Enabling and Disabling Events

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The Excel Application object has an EnableEvents property that you can use to enable or disable event triggers. Because VBA code, including event procedures, can cause events to be triggered, you might find situations where you will be required to disable events. For example, changing a cell’s value from VBA will trigger the Change events in all object levels. If you have code in the Worksheet_Change event procedure that modifies another cell, you must disable events to prevent Worksheet_Change from calling itself repeatedly. If the procedure continually called itself, Excel would either overflow its call stack (an internal record of the pending jobs within Excel) or run out of memory.

By default all events are enabled. To disable all events, add the following line of code to your VBA procedure:

Application.EnableEvents = False

To enable the events, use this line of code:

Application.EnableEvents = True 

This setting is for the entire Excel application, so setting it to False will affect all your open workbooks, not just the active workbook containing the code. Also, remember that Excel doesn’t restore the setting when your code ends, so be sure to set it back to True to reactivate the events.

The primary reason to disable events is to prevent an infinite loop of continuous events. For example, let’s say you have developed a timesheet and the maximum number of hours an employee is allowed to work is 40 hours per week. You can write the code to validate the cell contents whenever data is entered into the cell containing the total hours of work for each employee. In this example, you would monitor the Change event for the worksheet using a procedure named Worksheet_Change. Your procedure would check the user’s entry to verify that it is less than 40. If the entry exceeds 40, the procedure will display a message informing the user that he or she has exceeded the allowed hours of work and then clear the entry in the cell. The problem with this scenario is that when the cell contents are cleared, the VBA code generates a new Change event, so the event is executed again. This is not what you want to happen, so you need to disable events before you clear the cell, and then reactivate the events so that you can monitor the next user entry. The following Worksheet_Change event displays the required code to validate the users input in a range named Hours. For this example you can replace the range name Hours with a specific cell address to test this code in any workbook. Because this Event procedure refers to the worksheet level, the code needs to be added to the module of the worksheet that you want to trigger the Change event.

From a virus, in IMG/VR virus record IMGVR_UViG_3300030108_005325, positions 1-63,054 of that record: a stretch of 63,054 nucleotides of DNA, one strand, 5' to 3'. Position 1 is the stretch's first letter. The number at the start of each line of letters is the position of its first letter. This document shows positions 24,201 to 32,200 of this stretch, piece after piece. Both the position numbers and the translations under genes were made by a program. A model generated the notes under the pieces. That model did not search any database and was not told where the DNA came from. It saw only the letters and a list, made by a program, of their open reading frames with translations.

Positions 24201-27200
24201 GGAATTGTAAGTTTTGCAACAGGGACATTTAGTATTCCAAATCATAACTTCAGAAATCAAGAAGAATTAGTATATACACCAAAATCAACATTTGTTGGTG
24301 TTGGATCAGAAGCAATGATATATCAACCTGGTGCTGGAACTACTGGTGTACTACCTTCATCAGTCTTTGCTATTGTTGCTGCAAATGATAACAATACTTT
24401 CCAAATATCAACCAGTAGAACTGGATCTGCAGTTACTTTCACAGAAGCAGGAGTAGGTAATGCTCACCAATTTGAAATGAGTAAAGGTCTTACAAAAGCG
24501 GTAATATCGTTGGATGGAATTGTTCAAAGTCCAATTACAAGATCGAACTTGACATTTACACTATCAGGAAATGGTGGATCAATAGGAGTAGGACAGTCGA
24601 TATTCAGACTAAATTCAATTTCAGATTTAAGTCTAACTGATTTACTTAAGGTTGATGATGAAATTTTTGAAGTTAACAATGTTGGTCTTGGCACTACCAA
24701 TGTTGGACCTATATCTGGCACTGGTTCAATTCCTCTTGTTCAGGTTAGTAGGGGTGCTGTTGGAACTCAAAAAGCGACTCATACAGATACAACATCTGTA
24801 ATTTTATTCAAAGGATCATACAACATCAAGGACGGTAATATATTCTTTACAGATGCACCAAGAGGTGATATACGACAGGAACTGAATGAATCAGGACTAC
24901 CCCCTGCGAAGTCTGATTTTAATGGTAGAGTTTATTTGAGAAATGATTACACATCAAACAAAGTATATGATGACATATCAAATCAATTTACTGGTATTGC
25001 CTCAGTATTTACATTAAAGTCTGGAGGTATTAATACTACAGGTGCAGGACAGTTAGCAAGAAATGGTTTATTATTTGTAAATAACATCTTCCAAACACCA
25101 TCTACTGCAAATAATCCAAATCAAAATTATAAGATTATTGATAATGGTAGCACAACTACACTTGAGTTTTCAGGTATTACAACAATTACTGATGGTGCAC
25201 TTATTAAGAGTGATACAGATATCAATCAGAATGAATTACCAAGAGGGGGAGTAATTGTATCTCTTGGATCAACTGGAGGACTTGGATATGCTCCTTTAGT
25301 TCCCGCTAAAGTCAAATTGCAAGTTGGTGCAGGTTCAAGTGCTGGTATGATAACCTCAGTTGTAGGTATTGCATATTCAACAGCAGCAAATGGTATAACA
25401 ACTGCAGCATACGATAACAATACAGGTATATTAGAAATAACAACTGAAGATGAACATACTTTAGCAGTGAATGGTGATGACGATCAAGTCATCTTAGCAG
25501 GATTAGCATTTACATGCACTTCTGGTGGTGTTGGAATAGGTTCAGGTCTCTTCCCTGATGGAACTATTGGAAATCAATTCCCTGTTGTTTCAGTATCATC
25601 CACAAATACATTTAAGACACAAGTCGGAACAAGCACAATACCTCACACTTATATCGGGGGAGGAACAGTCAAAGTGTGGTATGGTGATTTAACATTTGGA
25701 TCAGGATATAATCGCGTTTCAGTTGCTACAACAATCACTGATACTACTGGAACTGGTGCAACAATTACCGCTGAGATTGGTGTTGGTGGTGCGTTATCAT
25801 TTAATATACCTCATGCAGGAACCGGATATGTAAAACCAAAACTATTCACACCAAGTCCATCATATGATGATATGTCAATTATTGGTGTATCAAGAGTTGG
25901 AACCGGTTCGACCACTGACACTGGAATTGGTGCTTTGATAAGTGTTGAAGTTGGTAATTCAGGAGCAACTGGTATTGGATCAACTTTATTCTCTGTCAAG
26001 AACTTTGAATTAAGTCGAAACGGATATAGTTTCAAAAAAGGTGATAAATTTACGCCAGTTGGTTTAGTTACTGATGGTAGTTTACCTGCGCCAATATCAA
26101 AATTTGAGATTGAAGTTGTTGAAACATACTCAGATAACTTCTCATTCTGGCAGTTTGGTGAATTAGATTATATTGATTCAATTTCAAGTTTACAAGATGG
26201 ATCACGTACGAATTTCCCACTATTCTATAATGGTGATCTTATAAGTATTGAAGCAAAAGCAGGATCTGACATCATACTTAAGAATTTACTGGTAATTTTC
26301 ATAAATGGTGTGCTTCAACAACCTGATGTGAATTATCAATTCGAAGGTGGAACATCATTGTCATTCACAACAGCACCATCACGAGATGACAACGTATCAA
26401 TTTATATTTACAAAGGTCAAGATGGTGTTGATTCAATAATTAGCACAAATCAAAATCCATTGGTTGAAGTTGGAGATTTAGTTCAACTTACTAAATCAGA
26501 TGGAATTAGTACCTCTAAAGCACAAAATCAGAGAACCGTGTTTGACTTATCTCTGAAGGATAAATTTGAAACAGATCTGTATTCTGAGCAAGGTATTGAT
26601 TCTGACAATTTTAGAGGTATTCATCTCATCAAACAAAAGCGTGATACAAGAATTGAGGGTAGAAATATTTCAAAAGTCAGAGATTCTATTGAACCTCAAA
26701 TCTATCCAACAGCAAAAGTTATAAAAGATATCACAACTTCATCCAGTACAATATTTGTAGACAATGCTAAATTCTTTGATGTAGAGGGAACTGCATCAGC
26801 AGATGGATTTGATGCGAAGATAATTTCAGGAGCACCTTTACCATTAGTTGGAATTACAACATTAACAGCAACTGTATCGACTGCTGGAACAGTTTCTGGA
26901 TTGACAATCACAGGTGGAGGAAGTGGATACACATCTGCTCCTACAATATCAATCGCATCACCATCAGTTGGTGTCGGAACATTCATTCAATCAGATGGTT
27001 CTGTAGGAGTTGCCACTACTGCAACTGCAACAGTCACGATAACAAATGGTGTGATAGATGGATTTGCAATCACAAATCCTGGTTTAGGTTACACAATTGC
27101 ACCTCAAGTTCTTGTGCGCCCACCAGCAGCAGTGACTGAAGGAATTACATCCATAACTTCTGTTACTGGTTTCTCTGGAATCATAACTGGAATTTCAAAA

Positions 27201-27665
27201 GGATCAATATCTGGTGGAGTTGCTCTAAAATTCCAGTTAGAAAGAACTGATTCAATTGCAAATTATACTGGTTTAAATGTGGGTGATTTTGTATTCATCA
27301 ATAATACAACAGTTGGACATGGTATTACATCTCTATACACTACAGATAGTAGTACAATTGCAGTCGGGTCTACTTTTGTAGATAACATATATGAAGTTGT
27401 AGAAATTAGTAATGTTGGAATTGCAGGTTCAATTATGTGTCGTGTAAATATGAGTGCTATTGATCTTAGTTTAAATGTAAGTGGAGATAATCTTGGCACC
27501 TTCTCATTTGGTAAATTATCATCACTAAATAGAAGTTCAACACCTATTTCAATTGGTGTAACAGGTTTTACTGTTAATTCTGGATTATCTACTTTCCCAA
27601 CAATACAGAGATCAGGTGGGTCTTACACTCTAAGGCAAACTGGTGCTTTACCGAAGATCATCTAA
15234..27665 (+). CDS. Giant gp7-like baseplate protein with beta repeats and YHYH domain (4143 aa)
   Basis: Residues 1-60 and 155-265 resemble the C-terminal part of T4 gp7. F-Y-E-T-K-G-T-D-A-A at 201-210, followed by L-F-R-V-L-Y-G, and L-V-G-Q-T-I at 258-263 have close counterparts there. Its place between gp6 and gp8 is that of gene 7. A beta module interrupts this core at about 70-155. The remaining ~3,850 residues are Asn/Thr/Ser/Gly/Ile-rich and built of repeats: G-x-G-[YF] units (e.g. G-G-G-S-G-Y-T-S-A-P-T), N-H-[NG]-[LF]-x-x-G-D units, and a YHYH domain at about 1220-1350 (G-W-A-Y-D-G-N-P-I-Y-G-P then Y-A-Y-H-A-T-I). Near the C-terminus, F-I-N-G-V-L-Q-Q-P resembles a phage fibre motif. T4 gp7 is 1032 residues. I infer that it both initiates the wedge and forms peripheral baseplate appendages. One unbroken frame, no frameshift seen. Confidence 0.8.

Private Sub Worksheet_Change(ByVal Target As Excel.Range)
Dim VRange As Range
Set VRange = Range("Hours")
If Intersect(Target, VRange).Value > 40 Then
MsgBox "The weekly hours cannot exceed 40."
Application.EnableEvents = False
ActiveCell.Value = ""
Application.EnableEvents = True
End If
End Sub


Application.EnableEvents = False will affect all open workbooks; however, it does not affect events outside of the Excel Object Model. Events associated with ActiveX controls and User Forms will continue to occur.

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Microsoft Excel 2003 Programming Inside Out
Microsoft Office Excel 2003 Programming Inside Out (Inside Out (Microsoft))
ISBN: 0735619859
EAN: 2147483647
Year: 2006
Pages: 161

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